While the sunset views from the Silo Rooftop are amazing, for an even better sunset spot, head to Camps Bay. This suburb of Cape Town lies at the bottom of the Twelve Apostles, a mountain range headed by the impressive Lion’s Head mountain. Nestled alongside the sandy beach are plenty of restaurants and bars from which to enjoy a sunset dinner. With the mountains behind you and the sun sinking into the sea in front of you, you’re sure to get that utterly relaxing vacation feeling.

Pro Tip: Take an Uber for cheap and reliable transportation. You could also take Bus 107 from the city center, but be patient -- it stops a lot along the way.

Cape Point in South Africa.

Cape Point

Cape Point, the tip of the Cape Peninsula, is really something special. You can reach it by hiking, or -- rather easier on the knees -- by funicular. You’ll need to climb additional steps to get to the lighthouse, from which the best views are to be had. The lighthouse was built too high to be of much use; it was frequently covered in clouds, so another one was built lower down.

From Cape Point, you can walk all the way to the Cape of Good Hope. Be sure to stop to snap a picture in front of the latitude marker.

Pro Tip: Ignore the baboons; they are cheeky and quite vicious. Instead, look out at the small rocky island off the coast -- you’ll see seals bathing in the sunshine.

Chapman's Peak Drive in South Africa.

Chapman’s Peak Drive

A superb little road trip between Cape Town and False Bay is Chapman’s Peak Drive. Wedged between the ocean and the sheer mountain face, the road clings to the cliffs, and the views -- for the passengers, not the driver -- are simply spectacular. The ocean and the various bays open in front of you, and the thrill of the narrow road just adds to it. On a clear day, in season, you can even spot the odd whale, I have been told. It’s well worth hiring a car for a day.

Pro Tip: If you are only hiring a car for a day, then use this drive to get from Cape Town across the Cape Peninsula to Fish Hoek, Boulders Beach, and Cape Point.

Views from Sir Lowry's Pass in Cape Town.

Sir Lowry’s Pass

I saw the sign for Sir Lowry’s Pass from the main road between Cape Town and Hermanus, and I am so glad I stopped. You get plenty of great views across False Bay from the popular western side, where all the main attractions such as Simon’s Town, Boulders Beach, and Cape Point are located, but fewer from the quieter eastern side.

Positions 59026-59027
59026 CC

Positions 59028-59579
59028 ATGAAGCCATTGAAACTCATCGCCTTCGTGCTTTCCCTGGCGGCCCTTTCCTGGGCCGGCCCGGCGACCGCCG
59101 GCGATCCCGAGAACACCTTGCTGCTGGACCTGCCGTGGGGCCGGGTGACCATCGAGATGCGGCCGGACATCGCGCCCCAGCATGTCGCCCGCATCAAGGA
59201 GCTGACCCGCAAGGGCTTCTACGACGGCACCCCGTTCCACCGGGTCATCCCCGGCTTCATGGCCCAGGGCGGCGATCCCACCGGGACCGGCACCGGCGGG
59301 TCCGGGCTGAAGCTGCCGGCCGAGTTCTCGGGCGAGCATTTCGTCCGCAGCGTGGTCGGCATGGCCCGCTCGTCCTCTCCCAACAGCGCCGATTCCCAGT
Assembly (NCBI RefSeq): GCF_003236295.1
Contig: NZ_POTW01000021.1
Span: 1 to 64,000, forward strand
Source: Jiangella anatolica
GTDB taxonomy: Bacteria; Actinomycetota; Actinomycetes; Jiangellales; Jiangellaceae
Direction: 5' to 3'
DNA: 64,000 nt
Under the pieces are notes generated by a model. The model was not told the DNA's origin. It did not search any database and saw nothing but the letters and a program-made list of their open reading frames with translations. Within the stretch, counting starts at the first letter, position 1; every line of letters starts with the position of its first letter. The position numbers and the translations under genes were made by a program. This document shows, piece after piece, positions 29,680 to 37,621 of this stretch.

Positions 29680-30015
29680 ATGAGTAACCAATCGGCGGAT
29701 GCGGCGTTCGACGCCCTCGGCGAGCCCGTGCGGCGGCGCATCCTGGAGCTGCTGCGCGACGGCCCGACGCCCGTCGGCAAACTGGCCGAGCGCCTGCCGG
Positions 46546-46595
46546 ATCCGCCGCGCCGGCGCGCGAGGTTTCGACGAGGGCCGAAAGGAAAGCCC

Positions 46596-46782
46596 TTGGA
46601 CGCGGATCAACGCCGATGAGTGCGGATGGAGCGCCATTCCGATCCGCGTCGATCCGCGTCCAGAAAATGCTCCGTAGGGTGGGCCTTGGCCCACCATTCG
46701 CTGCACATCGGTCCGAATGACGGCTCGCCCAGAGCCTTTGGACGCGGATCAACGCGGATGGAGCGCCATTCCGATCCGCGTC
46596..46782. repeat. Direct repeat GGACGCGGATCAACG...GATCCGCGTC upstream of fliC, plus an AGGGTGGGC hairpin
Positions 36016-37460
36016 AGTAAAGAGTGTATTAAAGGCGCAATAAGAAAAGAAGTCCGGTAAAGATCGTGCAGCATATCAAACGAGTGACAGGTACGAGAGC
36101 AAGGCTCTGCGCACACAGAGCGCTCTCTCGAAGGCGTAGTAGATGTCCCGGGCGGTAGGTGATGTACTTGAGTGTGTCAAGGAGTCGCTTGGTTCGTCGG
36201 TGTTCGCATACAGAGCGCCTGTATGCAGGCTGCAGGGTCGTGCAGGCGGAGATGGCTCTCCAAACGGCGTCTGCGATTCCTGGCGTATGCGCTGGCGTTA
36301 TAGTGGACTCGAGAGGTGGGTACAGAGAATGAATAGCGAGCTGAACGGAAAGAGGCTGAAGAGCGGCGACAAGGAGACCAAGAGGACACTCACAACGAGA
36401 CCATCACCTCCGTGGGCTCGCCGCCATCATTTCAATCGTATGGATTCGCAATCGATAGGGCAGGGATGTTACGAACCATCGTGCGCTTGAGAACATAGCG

This mountain crossing on the eastern side lies several hundred meters above sea level, and the views across the bay and the land are breathtaking. When I visited, there was nobody else there (except the ubiquitous baboons), but it can get busy during peak season.

Pro Tip: Stop in Gordon’s Bay, a beautiful seaside town full of nice restaurants, for lunch.

Views of Cape town from Signal Hill.

Signal Hill And Lion’s Head

This spread-out mountain, with its two ends forming a reclining lion, is a popular viewpoint, but it involves a bit of a trek. You can walk up Signal Hill or Lion’s Head. Both treks take roughly 90 minutes and involve a moderately strenuous incline, but the views across Cape Town and the bays are worth the effort.

If you take your time, the hike is perfectly achievable, even if you are not particularly fit. There are no facilities along the way, however, so you’ll need to remember to bring water and sun protection.

On Signal Hill, the Noon Gun goes off every day at 12 p.m. and can be heard across Cape Town.

Pro Tip: I have been warned by locals that, while Signal Hill is beautiful at sunset, it is not safe for tourists to be up there at night, so stick to a daytime visit.

For more on Cape Town, see this page.